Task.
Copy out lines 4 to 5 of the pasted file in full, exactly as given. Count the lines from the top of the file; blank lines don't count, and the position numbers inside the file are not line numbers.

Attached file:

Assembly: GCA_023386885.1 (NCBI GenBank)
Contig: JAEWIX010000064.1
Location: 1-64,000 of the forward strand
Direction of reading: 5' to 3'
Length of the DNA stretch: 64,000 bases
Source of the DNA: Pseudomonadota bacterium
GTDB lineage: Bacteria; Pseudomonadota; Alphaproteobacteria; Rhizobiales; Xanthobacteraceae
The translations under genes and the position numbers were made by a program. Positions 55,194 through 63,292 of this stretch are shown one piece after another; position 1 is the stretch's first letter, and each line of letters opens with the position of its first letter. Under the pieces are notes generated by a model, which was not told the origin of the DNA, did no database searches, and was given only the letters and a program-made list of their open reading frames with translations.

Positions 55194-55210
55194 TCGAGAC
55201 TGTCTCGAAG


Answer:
Direction of reading: 5' to 3'
Length of the DNA stretch: 64,000 bases